# Python CIS Symmetric Encryption Standards

The first weeks of the new year are the most suitable time to sit comfortably at the window to remember what the year that left us brought.
And he brought us two new encryption standards. Russian standard GOST R 34.12-2015 (block cipher Grasshopper). And the Ukrainian DSTU 7624: 2014 (block cipher Kalina). On cold, winter evenings you should not miss such a good reason to hang around. Under the cat is a brief description of the algorithms and their implementation in Python. And to make the new ciphers more fun, we dilute their society with the Belarusian STB 34.101.31-2007.

#### GOST R 34.12-2015

I propose to start with the Russian standard - the block cipher Grasshopper. The length of the input cipher block is 128 bits, the key length is 256 bits.
The following transformations are used in the cipher:
• X - bitwise addition modulo 2 with the key:
• The nonlinear transformation S is carried out by replacing each byte by substituting from the table π:
• The linear transformation L is realized using multiplication over the Galois field modulo a polynomial :
Δ is a map that associates a binary field with an element of a finite field.
- a mapping that maps a binary string to an element of a finite field.

When calculating the operations of addition and multiplication are performed in the final field.

The procedure of encoding a 128-bit block of a formally described by the expression:
.
Which, in a more visual form, looks like this:

Round 128-bit keys K 1 , K 2 are obtained by splitting the main 256-bit key in half.
With their help, the following round keys are calculated:

When decrypting, inverse transformations are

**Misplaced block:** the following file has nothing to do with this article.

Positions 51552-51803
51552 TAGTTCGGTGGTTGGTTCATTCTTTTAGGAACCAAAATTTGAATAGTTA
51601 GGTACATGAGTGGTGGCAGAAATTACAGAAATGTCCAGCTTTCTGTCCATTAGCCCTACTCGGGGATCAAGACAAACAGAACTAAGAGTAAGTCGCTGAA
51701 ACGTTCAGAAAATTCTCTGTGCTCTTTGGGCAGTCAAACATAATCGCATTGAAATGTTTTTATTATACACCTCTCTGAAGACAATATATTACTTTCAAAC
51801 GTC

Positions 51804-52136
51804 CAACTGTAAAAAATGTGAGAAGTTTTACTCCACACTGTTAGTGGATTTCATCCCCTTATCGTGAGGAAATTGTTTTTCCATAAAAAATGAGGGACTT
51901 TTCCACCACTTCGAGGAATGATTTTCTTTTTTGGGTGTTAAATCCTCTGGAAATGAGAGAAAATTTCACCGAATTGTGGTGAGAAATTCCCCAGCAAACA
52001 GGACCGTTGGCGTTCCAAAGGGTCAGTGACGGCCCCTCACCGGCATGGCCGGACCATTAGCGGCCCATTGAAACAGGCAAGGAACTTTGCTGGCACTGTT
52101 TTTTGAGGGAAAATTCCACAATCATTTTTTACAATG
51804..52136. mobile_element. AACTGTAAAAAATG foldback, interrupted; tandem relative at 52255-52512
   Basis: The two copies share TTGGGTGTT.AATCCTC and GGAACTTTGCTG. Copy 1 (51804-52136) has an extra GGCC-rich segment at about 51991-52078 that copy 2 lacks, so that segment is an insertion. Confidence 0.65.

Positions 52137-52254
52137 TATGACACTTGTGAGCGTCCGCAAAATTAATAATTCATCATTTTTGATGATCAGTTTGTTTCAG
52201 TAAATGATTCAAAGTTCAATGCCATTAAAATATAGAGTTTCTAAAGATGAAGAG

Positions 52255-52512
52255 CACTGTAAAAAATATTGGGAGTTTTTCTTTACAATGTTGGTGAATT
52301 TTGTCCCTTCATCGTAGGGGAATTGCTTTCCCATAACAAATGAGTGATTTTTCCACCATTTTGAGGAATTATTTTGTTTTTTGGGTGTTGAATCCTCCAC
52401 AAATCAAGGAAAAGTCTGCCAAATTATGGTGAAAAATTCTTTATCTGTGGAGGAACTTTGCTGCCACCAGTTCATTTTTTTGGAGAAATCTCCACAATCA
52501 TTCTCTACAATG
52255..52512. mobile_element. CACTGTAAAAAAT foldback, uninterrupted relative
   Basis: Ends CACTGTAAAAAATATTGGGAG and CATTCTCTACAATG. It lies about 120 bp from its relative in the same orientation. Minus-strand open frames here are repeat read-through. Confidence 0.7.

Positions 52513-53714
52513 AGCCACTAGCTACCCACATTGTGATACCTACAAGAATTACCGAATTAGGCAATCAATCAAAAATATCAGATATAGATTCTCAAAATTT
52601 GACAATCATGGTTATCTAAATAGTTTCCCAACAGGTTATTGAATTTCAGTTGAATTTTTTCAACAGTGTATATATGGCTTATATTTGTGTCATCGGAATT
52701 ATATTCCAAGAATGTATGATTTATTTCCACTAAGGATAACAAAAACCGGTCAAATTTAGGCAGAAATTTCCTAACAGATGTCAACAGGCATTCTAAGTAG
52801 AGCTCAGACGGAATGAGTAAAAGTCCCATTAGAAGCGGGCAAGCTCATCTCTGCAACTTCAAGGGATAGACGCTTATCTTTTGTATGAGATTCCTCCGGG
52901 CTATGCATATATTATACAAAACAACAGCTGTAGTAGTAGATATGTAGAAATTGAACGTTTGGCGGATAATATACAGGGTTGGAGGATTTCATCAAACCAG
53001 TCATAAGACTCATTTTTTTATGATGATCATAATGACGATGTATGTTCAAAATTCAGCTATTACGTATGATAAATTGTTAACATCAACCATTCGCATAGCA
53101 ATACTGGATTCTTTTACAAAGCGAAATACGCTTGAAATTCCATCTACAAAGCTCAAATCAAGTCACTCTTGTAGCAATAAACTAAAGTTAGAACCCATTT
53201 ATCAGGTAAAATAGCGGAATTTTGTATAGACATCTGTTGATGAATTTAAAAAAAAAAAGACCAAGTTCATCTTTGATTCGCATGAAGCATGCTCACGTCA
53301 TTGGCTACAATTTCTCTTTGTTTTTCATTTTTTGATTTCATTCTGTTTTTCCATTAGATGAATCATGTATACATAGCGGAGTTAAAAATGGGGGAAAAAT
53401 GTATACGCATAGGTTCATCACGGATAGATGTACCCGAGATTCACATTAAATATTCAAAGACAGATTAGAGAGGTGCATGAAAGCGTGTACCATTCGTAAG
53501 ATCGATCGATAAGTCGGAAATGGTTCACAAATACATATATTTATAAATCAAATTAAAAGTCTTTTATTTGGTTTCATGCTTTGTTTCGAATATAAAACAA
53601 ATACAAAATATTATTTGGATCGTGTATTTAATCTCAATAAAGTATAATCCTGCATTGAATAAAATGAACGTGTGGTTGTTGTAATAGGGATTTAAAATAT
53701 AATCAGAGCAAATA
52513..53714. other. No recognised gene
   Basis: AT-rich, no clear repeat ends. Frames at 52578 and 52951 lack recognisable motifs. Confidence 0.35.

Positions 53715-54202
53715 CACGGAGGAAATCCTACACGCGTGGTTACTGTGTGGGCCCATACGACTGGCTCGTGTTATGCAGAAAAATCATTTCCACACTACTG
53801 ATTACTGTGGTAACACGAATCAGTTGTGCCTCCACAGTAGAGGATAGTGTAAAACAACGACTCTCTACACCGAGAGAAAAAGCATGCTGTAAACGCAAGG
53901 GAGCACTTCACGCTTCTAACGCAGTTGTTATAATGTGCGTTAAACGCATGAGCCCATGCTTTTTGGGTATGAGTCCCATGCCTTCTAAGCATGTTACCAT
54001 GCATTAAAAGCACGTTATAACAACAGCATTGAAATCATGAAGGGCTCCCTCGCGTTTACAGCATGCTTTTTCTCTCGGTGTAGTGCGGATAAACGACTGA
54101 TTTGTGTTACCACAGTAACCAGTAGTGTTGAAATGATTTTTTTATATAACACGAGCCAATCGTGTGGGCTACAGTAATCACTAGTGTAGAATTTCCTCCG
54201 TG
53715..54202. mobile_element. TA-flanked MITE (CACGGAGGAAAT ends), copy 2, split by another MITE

used : An example of use in Python:
``````if __name__ == '__main__':
mtest = list(binascii.unhexlify('1122334455667700ffeeddccbbaa9988'))
ktest = list(binascii.unhexlify('8899aabbccddeeff0011223344556677fedcba98765432100123456789abcdef'))
gost =gost2015(ktest)
print('GOST 34.12-2015')
print(datetime.datetime.now())
c = gost.encryption(mtest)
d = gost.decryption(c)
print(datetime.datetime.now())
``````

#### DSTU 7624: 2014

Introduced in July 2015 as the Ukrainian standard, the Kalina cipher supports several options for block length and key. Here I will describe a cipher version with a block length and a key length of 128 bits.

The internal state of the cipher is a matrix with 8 rows and 2 columns. Before encryption begins, the matrix is ​​filled with plaintext bytes. Then, over the matrix elements, 10 rounds of the following transformations are performed.
• - the addition of the columns of the state matrix with the columns of the round key, presented in the form of a matrix, modulo 2 64 .
• (SubBytes) - replacing each byte of the state matrix by substituting from one of the four tables π 0 , π 1 , π 2 , π 3 .
• (SiftRows) - a cyclic shift to the right by one position of the lines from the 4th to the 8th.
• (MixColumns) - conversion of state matrix columns. Each element of the new matrix is ​​calculated by the formula:, where ⊗ is the scalar product of vectors, v is the vector,, G j is the matrix column. The operations of multiplication and addition are performed in a finite field modulo a polynomial